Their study has legitimately received a lot of attention, particularly by what passes as leftist media outlets. However, there are two cautionary notes that the authors raise that are not getting enough attention in the blurb-focused media. First, they find that the preferences of elites (the top 90th percentile in income) correlate with the preferences of the median voter (at the 50th percentile). Perhaps unsurprisingly, businesses interest groups' preferences and the average American do not. 

Second, and more importantly, their data do not show that the average American is not getting what she wants. They fairly often get what they want, so long as it coincides with what business groups want. And their study can only include the items that got onto the legislative agenda; not the ones that don't (immigration may be an example). Furthermore, their study doesn't show how elites actually shape the public's preferences.

So, both Piketty and Gilens and Page can't quite answer what Douthat is claiming yet--that the middle class isn't rebelling because they're more interested in social or cultural breakdown than economic despair, or think that these levels of inequality and the policies that support them are unfair. If high levels of inequality and income concentration and policies that favor elites and business interests are perceived as a legitimate, then there's no problem for democracy in American--yet, economic conditions will continue to suck.The recent opposition to the FCC's recently proposed rules destroying net neutrality could be a could test case. Let's not even get into the stupid and evil merger of Comcast-Time Warner.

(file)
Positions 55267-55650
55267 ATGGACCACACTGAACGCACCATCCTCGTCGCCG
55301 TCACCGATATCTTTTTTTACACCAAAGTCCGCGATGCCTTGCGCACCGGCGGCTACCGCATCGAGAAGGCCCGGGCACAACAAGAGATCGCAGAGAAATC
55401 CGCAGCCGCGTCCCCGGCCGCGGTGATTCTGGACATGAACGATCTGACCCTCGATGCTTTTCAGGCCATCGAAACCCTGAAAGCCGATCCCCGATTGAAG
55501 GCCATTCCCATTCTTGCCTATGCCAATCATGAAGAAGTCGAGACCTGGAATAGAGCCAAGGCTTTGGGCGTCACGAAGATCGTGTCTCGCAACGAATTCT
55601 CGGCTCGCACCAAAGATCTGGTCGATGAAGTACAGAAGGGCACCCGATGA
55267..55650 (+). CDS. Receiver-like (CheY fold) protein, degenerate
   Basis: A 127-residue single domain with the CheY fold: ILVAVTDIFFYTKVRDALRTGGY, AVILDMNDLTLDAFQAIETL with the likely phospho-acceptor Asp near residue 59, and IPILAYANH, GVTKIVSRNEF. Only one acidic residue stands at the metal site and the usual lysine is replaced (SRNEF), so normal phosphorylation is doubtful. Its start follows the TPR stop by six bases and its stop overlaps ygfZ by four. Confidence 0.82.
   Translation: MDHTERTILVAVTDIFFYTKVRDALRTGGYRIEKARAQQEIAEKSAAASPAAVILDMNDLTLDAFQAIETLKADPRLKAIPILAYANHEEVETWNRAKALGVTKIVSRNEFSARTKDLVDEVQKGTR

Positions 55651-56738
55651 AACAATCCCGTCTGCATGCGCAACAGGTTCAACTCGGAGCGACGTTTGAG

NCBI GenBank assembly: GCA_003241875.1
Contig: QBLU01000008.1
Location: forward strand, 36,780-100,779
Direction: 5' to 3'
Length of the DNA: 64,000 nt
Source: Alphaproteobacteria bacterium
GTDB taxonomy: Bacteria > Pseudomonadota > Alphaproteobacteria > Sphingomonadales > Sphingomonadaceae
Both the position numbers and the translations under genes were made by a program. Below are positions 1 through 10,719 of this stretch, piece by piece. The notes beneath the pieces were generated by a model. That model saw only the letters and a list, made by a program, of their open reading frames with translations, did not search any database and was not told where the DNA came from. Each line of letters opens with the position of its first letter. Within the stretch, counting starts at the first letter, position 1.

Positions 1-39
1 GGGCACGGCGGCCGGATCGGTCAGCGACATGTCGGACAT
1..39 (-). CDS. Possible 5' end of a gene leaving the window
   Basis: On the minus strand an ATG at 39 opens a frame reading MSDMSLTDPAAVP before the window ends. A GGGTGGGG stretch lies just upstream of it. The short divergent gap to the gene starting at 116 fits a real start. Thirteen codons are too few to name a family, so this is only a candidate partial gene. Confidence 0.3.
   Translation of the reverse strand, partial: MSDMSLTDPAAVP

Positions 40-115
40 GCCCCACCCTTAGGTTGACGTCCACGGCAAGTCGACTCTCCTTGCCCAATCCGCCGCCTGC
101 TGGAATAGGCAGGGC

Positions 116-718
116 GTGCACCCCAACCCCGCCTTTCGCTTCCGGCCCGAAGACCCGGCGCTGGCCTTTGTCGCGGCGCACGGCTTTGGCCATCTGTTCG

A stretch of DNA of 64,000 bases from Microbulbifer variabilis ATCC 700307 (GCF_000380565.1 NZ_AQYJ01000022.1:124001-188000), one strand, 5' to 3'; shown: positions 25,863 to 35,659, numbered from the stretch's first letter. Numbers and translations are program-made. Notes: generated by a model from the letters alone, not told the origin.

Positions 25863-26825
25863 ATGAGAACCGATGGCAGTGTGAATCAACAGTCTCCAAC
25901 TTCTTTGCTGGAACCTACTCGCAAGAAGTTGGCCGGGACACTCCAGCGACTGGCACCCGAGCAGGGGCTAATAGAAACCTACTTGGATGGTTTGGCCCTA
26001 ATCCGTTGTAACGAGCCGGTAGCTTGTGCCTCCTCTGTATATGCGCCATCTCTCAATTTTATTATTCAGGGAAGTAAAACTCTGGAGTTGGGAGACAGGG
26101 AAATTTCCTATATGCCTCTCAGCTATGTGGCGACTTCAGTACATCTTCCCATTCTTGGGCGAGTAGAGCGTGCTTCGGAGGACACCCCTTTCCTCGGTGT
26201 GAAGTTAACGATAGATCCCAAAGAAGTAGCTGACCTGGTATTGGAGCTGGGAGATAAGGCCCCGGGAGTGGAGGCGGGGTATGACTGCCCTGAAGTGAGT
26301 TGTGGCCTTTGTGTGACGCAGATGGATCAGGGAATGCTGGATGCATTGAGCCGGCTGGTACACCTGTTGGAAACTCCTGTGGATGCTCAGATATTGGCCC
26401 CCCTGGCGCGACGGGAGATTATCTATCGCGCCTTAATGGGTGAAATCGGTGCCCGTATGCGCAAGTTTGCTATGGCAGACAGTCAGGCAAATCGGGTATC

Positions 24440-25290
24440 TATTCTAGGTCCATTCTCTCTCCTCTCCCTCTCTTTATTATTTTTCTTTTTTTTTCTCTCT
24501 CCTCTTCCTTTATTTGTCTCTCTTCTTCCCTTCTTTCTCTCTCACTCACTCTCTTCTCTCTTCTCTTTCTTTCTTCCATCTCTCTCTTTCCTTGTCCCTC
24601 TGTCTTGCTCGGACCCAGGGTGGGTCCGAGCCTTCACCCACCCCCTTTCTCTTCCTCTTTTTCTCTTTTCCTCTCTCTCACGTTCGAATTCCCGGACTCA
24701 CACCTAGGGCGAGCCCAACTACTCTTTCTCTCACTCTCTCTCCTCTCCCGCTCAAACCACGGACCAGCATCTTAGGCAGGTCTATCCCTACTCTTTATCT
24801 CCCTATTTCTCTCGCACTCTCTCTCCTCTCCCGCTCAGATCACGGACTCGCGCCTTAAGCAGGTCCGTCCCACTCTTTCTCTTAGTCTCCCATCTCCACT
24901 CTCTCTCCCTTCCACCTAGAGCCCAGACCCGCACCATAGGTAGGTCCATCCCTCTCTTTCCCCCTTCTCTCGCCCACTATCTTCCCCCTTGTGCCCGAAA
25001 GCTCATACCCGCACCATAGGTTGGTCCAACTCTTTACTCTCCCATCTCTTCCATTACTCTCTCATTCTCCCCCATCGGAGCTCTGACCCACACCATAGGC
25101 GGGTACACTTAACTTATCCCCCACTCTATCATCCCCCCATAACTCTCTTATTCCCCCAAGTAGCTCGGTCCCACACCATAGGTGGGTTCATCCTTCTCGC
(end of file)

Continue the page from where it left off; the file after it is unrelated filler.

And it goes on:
Why don't the masses rebel? Maybe it is because America is that strange place where libertarianism and "economic liberty" arguments are widely shared across the American public, preventing policies of income redistribution. [This assumes that this is what must be done to tone down inequality.] That "American Dream" argument. Maybe it's the usual go-to standard-bearer factor--racism. The brouhaha over Cliven Bundy seems to support that view. But at least we now have to look into the ideological factors that sustain these policies and institutions now. And figure out how to change the ideological climate again. We know that there's more inequality, and how it came about thanks to Piketty. We know how much business interests and some elites control Congress. We now need to know how to change the ideological climate to promote mass political action.

More on Piketty to come!